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It should be remembered that in the Barock age, the most important thing was the music itself, the instrument on which it was performed on was a secondary consideration. Bach's Passacaglia for instance, was written for performance on either the pedal harpsichord or the organ, although performance on the latter of course is infinately more satisfactory as it can provide far greater differences in dynamics and registration for each variation.Gottfried Silbermann's organs sound just as well in a 'dry' acoustic as in a 'wet' one. Go and listen to the small organ in Pfaffroda (built 1715) whose sound is perfectly suited to this small church. (although when I played it a few years ago the 16ft Pedal Posaune was suffering from a bad cough!) Another important point, not well known by many is that Gottfried Silbermann was almost single-handedly responsible for the development of the early piano in Germany. He called it 'Cembalo d'Amour' and three examples of his pianos were owned by Frederick the Great which Bach himself performed on them for him at Potsdam in 1748, the result of which was "The Musical Offering' (BWV 1079) Two of these pianos are still there and although I have seen them, I had no chance to play them at the time but hopefully that can be remedied sometime in the future.
Just for the sake of pedantry... ...I would recommend a visit to the splendid Georgian theatre at Richmond, in what was (quite rightly) North Yorkshire rather than the absurdly small and absurdly constituted county of Richmond.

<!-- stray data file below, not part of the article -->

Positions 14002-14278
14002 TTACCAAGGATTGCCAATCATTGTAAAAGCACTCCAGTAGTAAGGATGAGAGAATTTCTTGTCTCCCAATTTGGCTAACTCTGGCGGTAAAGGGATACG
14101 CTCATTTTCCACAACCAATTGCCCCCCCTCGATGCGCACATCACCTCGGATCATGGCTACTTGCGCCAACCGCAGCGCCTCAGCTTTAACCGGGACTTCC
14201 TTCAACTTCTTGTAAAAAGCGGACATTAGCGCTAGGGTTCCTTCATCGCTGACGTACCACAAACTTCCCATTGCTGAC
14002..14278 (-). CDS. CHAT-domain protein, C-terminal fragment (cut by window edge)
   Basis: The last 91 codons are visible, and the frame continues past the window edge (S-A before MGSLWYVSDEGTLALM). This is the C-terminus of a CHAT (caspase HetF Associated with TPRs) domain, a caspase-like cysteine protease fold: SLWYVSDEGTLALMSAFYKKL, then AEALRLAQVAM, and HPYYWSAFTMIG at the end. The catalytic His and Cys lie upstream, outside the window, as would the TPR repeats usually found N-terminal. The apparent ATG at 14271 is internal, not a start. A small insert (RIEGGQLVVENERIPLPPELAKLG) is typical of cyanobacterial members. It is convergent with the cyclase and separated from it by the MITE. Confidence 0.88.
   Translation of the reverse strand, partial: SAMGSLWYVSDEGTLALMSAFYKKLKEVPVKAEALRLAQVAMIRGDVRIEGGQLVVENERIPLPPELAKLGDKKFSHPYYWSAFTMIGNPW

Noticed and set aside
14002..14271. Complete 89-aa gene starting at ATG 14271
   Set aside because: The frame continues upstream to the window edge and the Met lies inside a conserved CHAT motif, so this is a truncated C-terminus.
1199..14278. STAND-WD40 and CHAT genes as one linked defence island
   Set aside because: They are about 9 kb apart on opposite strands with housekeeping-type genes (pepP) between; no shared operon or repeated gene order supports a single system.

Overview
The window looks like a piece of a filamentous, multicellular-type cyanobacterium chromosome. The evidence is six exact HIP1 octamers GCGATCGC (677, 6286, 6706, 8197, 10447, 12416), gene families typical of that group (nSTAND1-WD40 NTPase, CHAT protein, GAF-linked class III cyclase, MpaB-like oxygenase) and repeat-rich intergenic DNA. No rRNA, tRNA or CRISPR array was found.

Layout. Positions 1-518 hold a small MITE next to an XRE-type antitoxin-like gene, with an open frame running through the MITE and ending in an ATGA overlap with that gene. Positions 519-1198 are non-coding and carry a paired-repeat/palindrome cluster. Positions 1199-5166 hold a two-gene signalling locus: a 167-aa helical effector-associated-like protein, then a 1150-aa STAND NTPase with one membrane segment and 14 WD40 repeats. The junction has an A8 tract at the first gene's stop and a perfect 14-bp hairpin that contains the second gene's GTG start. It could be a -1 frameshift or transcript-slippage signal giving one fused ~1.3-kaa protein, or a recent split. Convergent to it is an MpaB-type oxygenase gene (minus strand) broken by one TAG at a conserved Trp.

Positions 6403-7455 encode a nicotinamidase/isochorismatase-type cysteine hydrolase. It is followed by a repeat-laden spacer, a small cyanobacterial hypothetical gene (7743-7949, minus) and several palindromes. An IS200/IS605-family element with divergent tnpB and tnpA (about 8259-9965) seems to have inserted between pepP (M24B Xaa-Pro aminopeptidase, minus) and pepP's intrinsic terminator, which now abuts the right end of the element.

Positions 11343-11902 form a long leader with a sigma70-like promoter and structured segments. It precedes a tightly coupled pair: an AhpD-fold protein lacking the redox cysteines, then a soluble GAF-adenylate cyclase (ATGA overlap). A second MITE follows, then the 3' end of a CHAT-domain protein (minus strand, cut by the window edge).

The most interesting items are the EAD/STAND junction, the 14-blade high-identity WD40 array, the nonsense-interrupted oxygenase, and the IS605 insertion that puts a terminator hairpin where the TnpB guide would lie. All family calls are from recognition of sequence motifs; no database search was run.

Dear MMI had the privilege today of tuning for another concert of the Maestro today on a Grotrian Steinweg, as far removed from harpsichord as one can get.He performed again the Scarlatti and perhaps the recording I made may be good enough for YouTube in due course but he introduced the sonatas making a significant point that Scarlatti's father was a composer and arguably the originator of opera buffa . . . . an artform in which feeling and expression exceeded the capability of the harpsichord. In transcribing the idiom of the guitar for the harpsichord, the harpsichord is inferior to the powers of expression of the guitar. So in this case the expressive qualities of the piano may be more appropriate. . . . and certainly audiences are enjoying his more expressive performances afforded by the capabilities of the piano . . . Perhaps other examples of early composers may be more arguable?Best wishesDavid P